Sunday 17 February 2019

Rokocoko: Mr Fixit Nacewa has the respect of opponents

Rokocoko in action against Munster this season
Rokocoko in action against Munster this season

It was supposed to be Dan Carter offered up to the print media by Racing 92 for a Champions Cup conference call.

A late switch meant it was Joe Rokocoko. One All Black for another. That is a measure of the spending and playing power of the French club.

The import of Donnacha Ryan has given Racing that Munster mongrel at the heart of the pack to play the foil to superstars like his second-row partner Leone Nakarawa.

"He's massive. It always seems like he is having a little meeting with someone, with players and coaches," giggled Rokocoko.

"We always give him a hard time, loving his rugby too much.

"He has been awesome for the group. It is the amount of experience he brings to the boys.

"He has enormous respect because what he says he does on the field."

The All Black cited Ryan's work ethic against Munster back in January in the U-Arena.

"There was a video clip of how our attitude should be against them in our last Pool game," he explained.

"It was the 76th minute, a restart from us, and you see this lock sprinting for the ball, passing out wingers, tackling, getting the ball back.

"At the end of the video, we were all told we always have to have the same attitude as Donnacha brings to the game."

There was a time when Leinster looked to the outside experience and influence of Isa Nacewa, a former team-mate of Rokocoko at The Blues in Auckland.

"His nickname for us was 'Mr Fixit' because any injury that might come in the backline, he could just fit in, covering from number 10-15," said Rokocoko.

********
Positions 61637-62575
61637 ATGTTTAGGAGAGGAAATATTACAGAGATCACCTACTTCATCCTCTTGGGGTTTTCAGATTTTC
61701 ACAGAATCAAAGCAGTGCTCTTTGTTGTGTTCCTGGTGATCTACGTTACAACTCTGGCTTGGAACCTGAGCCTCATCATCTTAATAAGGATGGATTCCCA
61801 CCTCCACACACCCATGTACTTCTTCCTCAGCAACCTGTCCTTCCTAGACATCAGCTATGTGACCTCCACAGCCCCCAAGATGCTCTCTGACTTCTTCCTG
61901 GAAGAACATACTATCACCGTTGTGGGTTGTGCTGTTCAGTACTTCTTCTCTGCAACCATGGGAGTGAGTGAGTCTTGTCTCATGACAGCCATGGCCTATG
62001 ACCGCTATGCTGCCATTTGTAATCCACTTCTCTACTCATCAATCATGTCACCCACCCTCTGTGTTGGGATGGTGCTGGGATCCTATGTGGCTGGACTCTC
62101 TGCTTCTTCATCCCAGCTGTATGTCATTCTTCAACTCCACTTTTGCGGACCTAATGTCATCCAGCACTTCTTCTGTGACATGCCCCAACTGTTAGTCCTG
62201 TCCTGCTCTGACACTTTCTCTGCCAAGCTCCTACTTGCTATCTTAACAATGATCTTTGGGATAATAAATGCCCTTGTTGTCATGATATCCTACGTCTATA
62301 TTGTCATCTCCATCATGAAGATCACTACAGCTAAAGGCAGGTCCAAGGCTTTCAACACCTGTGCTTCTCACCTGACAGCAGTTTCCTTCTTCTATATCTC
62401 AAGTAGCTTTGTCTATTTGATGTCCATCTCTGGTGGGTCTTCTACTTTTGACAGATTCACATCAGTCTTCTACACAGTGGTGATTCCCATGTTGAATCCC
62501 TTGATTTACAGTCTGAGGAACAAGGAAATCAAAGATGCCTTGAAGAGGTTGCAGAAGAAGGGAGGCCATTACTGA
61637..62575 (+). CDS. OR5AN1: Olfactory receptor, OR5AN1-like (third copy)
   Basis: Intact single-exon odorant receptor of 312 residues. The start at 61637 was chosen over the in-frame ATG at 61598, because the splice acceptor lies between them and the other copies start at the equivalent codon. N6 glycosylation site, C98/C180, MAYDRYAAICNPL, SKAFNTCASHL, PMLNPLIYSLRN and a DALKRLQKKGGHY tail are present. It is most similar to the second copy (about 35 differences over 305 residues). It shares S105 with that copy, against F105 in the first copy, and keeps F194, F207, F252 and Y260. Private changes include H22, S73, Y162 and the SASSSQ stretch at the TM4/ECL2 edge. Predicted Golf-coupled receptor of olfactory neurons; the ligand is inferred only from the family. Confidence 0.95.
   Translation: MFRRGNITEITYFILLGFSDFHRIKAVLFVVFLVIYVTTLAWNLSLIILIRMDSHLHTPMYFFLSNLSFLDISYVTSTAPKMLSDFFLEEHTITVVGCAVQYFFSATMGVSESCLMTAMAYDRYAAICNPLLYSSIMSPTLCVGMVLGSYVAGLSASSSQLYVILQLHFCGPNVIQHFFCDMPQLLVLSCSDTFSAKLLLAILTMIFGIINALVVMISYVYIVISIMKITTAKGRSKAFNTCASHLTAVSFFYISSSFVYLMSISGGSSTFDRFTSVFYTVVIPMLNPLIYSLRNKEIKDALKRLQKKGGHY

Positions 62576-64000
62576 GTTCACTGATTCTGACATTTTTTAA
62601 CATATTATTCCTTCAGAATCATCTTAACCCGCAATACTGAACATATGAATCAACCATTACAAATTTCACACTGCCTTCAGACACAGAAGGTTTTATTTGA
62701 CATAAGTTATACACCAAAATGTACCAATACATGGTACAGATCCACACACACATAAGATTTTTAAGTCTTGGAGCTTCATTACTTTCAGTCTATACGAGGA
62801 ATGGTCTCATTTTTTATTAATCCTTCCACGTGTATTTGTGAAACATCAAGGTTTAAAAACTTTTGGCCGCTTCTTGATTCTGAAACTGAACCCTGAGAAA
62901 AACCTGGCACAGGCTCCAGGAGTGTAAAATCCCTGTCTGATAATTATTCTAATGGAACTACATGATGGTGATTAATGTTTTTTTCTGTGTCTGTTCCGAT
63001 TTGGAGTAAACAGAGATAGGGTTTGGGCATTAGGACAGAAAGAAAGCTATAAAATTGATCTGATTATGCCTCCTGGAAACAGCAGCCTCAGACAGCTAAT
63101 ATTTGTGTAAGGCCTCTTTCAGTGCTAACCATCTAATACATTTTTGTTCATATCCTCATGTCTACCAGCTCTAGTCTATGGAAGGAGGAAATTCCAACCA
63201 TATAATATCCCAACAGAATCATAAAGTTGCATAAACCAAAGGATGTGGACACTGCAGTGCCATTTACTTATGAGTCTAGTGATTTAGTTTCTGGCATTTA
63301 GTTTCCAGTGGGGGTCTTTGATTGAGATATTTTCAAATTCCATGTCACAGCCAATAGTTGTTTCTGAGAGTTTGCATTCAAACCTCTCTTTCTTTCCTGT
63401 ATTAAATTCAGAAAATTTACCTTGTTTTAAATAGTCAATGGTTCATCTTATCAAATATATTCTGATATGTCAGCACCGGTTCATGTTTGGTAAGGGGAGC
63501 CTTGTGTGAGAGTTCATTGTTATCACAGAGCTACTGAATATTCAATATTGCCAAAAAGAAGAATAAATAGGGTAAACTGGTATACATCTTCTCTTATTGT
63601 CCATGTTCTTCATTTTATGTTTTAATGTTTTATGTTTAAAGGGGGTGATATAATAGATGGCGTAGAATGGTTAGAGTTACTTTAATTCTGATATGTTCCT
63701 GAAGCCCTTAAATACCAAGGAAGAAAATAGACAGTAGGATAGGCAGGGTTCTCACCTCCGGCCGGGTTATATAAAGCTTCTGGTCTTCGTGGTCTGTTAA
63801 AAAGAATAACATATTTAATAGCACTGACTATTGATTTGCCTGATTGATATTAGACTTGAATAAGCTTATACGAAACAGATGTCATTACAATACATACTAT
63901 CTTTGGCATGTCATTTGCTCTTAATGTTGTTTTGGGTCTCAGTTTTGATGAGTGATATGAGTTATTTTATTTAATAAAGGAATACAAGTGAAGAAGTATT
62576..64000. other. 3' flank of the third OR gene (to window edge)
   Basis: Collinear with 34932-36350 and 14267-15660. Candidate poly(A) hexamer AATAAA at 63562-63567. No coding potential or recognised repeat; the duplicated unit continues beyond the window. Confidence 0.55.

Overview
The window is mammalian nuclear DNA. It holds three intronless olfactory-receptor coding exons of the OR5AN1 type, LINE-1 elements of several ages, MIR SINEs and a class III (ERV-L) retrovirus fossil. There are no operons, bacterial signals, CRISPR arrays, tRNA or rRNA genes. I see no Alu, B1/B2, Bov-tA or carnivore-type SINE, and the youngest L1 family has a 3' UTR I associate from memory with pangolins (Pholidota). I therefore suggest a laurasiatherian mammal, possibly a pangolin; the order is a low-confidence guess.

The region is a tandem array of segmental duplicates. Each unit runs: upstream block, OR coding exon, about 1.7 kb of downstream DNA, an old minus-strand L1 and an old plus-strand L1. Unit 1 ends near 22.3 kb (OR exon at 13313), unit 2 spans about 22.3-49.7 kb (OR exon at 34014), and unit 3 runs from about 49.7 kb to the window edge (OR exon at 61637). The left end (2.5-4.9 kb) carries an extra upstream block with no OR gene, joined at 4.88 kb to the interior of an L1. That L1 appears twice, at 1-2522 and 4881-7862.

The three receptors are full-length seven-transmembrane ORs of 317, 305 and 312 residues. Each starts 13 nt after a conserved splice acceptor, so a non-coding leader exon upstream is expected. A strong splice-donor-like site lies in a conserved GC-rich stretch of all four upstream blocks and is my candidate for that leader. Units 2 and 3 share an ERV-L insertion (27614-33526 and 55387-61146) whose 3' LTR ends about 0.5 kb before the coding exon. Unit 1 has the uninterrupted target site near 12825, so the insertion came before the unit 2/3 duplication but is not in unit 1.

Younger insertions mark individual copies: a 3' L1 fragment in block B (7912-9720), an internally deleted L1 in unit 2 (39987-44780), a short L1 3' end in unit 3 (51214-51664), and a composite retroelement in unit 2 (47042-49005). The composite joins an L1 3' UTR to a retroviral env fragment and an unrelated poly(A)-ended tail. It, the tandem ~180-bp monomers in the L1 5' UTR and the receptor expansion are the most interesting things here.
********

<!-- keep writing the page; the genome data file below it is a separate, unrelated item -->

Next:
"He was such a talented player he could adjust to any of those positions."

Since then, Nacewa has played with Leinster over ten years with a two-year hiatus in-between for 182 caps.

He came out of retirement for Leinster when his own hometown Blues tried and failed to get him the make a comeback.

"It just shows how much the club [Leinster] means to him," said Rokocoko.

"You think you've retired. The next thing, your former club gives you a little SOS - they need you.

"It shows the character of the person. Even the players from the outside can see the amount of respect he has."

On a personal level, Rokocoko wants to heal the wounds left from Racing's demoralising European Cup final defeat to Saracens in 2016.

Bernard Le Roux, Wenceslas Lauret, Eddy Ben Arous, Juan Imhoff, Carter and Rokocoko all started that day in Lyon, when they went down 21-9.

"It was almost like we had a feeling we were happy just making the final," Rokocoko said.

"We know we are a way better team than what we were before."

Rokocoko billed this as one of two last chances for this Racing playing group to repay the faith of the club with a first Champions Cup trophy.

They are not just coming to Bilbao to make up the numbers.

They are coming to be number one.

Promoted articles

Entertainment News